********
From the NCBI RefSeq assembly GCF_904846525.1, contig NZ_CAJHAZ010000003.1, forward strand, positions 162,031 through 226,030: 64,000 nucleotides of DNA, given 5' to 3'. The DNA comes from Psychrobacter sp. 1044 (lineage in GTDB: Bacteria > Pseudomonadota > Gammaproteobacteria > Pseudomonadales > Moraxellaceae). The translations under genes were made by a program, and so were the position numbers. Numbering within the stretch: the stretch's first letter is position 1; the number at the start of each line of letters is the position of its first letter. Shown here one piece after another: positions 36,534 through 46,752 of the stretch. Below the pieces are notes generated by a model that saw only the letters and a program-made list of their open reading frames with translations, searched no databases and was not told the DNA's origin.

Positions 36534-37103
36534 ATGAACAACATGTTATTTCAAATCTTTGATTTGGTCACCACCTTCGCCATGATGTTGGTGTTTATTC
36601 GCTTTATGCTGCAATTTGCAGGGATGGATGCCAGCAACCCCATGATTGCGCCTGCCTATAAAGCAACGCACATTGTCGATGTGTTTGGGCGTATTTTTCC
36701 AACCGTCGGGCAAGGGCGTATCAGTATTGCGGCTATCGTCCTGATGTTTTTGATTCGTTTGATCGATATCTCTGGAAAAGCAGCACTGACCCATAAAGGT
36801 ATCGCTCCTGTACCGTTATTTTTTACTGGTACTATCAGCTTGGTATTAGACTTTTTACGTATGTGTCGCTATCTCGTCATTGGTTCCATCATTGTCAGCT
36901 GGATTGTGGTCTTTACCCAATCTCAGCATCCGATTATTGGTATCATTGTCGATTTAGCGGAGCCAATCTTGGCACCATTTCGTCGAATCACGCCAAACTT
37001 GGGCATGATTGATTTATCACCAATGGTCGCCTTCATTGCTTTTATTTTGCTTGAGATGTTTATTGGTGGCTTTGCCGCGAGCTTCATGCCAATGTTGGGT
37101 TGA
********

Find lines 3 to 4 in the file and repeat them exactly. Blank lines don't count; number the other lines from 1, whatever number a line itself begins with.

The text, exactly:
36534 ATGAACAACATGTTATTTCAAATCTTTGATTTGGTCACCACCTTCGCCATGATGTTGGTGTTTATTC
36601 GCTTTATGCTGCAATTTGCAGGGATGGATGCCAGCAACCCCATGATTGCGCCTGCCTATAAAGCAACGCACATTGTCGATGTGTTTGGGCGTATTTTTCC